The effort behind pushing these demands doesn’t come only from students, but from UW professors as well. Dargan Frierson, an atmospheric scientist and UW associate professor, says he was drawn to the message that the ICA was pushing. He made the effort to be present at a couple of the sit-ins. 

“It’s great to hear that the students wanted the fossil fuel industry off the campus,” said Frierson. “I think it’s good for students in the long term, because that industry — the days are numbered.” 

Frierson explains that his time at the sit-ins included a teaching experience where protesters learned more about climate science. He says that learning should be reflective both in and outside of the classroom. One of his new classes this quarter includes Climate, Justice, and Energy Solutions, and teaching it has allowed Frierson to learn more about climate justice activism. 

“I had a lot to learn; [I] came into that class with really a lot of humility,” said Frierson. “And just trying to educate myself, not based on technologies, but also based on things like justice concerns of different energy sources and things like that.”  

Frierson also emphasizes the importance of listening to students. Though he understands that it is not a simple task, he believes it would provide space for student advocacy and on-campus improvements that include alternatives to gas ranges or ovens in cooking facilities and large-scale solar panels for campus buildings.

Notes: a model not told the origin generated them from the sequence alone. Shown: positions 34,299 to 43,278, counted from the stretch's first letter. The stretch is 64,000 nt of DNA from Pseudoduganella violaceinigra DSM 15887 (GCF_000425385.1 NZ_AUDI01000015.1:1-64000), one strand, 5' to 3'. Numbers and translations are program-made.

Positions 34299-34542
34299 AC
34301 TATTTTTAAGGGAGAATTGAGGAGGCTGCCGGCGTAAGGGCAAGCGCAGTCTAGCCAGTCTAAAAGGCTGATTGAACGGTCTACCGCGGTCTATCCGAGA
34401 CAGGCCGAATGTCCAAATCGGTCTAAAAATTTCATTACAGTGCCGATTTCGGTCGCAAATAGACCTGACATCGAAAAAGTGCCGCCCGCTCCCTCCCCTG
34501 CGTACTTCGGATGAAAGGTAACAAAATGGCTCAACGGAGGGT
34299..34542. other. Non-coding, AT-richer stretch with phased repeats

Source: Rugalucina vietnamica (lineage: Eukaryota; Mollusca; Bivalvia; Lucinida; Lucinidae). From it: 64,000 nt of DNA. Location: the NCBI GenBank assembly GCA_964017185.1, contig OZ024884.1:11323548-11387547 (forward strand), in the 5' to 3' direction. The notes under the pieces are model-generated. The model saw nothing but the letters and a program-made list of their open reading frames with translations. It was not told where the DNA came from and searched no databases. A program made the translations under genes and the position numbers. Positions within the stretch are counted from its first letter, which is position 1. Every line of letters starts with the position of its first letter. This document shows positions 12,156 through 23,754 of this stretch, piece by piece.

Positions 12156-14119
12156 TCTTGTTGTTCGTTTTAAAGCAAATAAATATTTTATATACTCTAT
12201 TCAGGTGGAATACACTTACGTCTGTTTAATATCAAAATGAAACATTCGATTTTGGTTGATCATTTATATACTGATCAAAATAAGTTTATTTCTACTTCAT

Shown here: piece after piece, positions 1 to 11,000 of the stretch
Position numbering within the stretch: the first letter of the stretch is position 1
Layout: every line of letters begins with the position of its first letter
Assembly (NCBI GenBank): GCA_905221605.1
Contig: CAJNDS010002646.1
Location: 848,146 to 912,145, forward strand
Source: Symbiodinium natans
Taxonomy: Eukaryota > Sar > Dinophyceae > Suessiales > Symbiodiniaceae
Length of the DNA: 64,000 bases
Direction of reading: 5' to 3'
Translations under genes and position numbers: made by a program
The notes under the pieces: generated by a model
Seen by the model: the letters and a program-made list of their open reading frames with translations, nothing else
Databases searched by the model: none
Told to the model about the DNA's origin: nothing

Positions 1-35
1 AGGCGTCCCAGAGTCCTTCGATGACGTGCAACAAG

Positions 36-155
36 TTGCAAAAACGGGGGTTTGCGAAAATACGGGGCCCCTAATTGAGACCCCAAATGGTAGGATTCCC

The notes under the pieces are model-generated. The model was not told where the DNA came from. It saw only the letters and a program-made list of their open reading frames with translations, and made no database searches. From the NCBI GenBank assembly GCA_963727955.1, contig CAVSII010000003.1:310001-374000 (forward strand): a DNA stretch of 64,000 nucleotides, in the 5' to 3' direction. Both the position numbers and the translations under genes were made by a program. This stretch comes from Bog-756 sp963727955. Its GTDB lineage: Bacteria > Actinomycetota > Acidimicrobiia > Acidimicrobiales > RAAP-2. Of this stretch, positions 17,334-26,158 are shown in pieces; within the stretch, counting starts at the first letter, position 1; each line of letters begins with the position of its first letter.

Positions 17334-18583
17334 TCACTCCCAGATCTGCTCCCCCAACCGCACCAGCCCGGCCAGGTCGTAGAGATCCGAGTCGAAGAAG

A press release drafted by the ICA details how the UW Career Center executive director, Briana Randall, claimed there is “absolutely no way” they would implement Demand 5’s policy amendment.

Victor Balta, a spokesperson for UW Seattle, highlighted the UW’s Board of Regents’ vote to divest from coal companies in 2015, which expanded to fossil fuels last year following ICA calls for divestment and leading research by the UW College of Environment. In addition, he emphasized the career center’s role of arranging myriad career opportunities for students. 

“The center does this by connecting students with potential employers, and students can make decisions for themselves which employers may or may not be right for them,” said Balta.

Frances Yih, a junior at UW Seattle and ICA’s social media coordinator, said, “We were told [by the executive director] that the policy which we wanted to be amended was to be approved or was sort of involved with the attorney general of Washington State. We ended up finding out that our only roadblock was the career center’s executive director, who basically did not want to amend the policy.”

Emily Kang and Kenneth Tran, ICA members, go over the details for a poster used for outreach on Jan. 20, 2023. (Photo: Marian Mohamed)

The ICA had its largest turnout on  Jan. 20, when 30–40 individuals showed up to the UW Career Center. Yih believes the social media and outreach plan they created around the campaign was successful in driving turnout for the sit-ins. ICA’s Instagram and TikTok accounts documented the process around the sit-ins, emphasizing members’ reasoning for being there, intermingled with humorous video skits.